Criminal Code of Canada

The Possession of Firearms and Warrantless Searches and Seizures

The possession of guns and the justifications for warrantless searches and seizures of firearms are covered in Section 117.04 (2) of the Criminal Code of Canada. (Pilon, 2000).

Granting Powers to the Police

Numerous powers are granted to the police in this part. In the first place, it enables them to seize weapons considered dangerous to public safety without a search warrant. It also permits law enforcement to penetrate a person's home and seize weapons in order to protect them. (Charette, Crocker, Seto, Salem, & Caulet, 2015). People can usually prevent the police from entering their homes without warning by requesting an entrance and search warrant from the police. (Bradley, 2010). The section also empowers the police to clear buildings and search individuals of possessing firearms (Brown, 2017). Notably, public safety is paramount thus the section allows them to do anything within the law to ensure public safety.

An Example Incident: Mark Baltzer

An example of an incident where the police could search and seize weapons without a warrant is where a man called Mark Baltzer entered a hospital in Middleton, Canada with a 22-calibre rifle (Cuthbertson, 2017). The man had also been spotted in the hospital with a knife and arrow. Mr. Baltzer had earlier been deemed psychiatrically fit but refused treatment for his injured foot. In this case, the police could apply section 117.04 (2) to search the man without a warrant (Brown, 2017). Although Mr. Baltzer had tested normal for mental challenge, his suspicious indicated that he could harm people with the weapon.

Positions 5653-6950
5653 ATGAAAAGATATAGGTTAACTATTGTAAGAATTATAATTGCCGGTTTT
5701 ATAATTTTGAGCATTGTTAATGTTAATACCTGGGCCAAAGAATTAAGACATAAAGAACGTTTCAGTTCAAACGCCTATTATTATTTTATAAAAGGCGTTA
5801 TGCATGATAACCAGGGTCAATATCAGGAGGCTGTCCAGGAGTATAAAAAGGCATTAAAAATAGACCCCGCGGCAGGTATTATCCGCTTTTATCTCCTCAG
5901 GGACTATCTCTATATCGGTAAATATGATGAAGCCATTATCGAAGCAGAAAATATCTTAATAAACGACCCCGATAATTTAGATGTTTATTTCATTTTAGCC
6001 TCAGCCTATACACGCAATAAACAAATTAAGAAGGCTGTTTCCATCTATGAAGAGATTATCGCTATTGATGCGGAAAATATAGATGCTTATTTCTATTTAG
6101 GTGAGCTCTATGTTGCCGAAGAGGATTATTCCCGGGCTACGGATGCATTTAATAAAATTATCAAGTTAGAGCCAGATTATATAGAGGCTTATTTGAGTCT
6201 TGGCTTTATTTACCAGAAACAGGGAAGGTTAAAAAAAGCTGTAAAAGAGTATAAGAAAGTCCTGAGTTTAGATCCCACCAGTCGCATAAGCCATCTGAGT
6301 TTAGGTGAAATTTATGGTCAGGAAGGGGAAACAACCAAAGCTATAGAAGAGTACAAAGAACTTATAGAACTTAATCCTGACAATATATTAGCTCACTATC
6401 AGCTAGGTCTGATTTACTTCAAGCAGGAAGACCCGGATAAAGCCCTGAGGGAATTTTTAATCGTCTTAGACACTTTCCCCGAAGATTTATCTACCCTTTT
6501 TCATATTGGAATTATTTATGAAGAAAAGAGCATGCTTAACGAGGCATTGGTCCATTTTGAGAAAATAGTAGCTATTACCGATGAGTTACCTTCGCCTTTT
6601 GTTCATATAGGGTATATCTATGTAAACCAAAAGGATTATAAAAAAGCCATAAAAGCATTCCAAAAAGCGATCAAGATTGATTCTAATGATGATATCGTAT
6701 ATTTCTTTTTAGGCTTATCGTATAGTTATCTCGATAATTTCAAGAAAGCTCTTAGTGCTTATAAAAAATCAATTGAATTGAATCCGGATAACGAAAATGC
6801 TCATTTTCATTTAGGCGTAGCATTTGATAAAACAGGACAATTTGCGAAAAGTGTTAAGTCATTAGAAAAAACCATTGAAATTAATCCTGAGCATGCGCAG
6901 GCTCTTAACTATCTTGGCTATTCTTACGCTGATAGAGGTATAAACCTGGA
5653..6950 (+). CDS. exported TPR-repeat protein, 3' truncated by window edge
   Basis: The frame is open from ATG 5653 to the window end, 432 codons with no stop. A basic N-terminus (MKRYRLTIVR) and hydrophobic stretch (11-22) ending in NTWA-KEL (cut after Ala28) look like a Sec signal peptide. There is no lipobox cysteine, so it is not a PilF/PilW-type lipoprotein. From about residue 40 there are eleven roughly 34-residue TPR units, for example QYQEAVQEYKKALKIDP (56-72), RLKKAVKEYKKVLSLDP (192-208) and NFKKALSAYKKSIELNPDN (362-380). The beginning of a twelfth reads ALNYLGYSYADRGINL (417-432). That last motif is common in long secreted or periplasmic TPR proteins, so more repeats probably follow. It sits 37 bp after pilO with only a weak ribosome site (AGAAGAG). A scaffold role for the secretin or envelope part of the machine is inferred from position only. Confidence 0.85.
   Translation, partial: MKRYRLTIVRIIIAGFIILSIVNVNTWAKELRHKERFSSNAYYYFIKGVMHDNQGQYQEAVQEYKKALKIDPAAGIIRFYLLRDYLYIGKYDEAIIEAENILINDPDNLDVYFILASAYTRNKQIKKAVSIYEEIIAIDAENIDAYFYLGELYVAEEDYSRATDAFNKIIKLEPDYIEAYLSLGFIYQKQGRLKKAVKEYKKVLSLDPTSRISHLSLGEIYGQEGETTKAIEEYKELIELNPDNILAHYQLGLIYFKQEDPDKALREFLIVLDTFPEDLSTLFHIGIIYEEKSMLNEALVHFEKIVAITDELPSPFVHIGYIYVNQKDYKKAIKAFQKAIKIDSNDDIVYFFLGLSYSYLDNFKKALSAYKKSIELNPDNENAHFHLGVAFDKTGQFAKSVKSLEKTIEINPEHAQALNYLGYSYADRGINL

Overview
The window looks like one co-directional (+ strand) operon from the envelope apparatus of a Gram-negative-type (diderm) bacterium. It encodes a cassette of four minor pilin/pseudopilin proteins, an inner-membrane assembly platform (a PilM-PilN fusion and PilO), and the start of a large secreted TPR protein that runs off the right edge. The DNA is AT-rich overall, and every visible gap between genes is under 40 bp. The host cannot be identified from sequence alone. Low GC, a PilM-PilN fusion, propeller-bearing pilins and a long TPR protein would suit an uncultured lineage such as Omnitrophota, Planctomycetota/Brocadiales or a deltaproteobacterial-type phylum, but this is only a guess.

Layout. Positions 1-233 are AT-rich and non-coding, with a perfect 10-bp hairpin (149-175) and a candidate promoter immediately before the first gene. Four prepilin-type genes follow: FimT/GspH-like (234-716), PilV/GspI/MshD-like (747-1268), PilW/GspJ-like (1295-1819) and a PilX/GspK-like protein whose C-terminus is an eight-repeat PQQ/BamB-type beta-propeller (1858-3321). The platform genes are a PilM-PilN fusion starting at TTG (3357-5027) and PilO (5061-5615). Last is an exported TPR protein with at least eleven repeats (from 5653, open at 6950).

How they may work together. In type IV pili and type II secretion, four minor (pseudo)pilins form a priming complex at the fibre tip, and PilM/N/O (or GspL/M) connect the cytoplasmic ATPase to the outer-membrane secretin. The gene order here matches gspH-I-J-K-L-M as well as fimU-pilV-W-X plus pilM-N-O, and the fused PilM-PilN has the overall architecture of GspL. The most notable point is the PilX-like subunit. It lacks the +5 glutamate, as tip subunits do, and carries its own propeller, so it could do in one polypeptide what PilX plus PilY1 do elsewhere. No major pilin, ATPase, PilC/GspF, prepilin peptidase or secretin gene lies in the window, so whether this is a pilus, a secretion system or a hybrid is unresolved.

Seizing the Firearm for Public Safety

The police could seize the firearm on the basis that it was risky for public safety. In such case, the police could not take time to obtain a search warrant because they did not know what Mr. Baltzer could do in the event they delayed to seize the rifle (Brown, 2017). The section allows the police to seize weapons anywhere in such incidences. Therefore, the police could confiscate the rifle to ensure public safety.


Bradley, C. M. (2010). Reconceiving the Fourth Amendment and the Exclusionary Rule. Law and Contemporary Problems, 73(3), 211-238.

Brown, R. B. (2017). Firearm “Rights” in Canada: Law and History in the Debates over Gun Control. Canadian Journal of Law & Society, 32(1), 97-116.

Charette, Y., Crocker, A. G., Seto, M. C., Salem, L., Nicholls, T. L., & Caulet, M. (2015). The National Trajectory Project of individuals found not criminally responsible on account of mental disorder in Canada. Part 4: criminal recidivism. The Canadian Journal of Psychiatry, 60(3), 127-134.

Cuthbertson, R. (2017, Jan 20). New details shed light on how mentally ill man was arrested with gun at N.S. hospital. CBC News. Retrieved August 5, 2017, from

Pilon, M. (2000).Search, seizure, arrest and detention under the charter. Retrieved August 5, 2017, from

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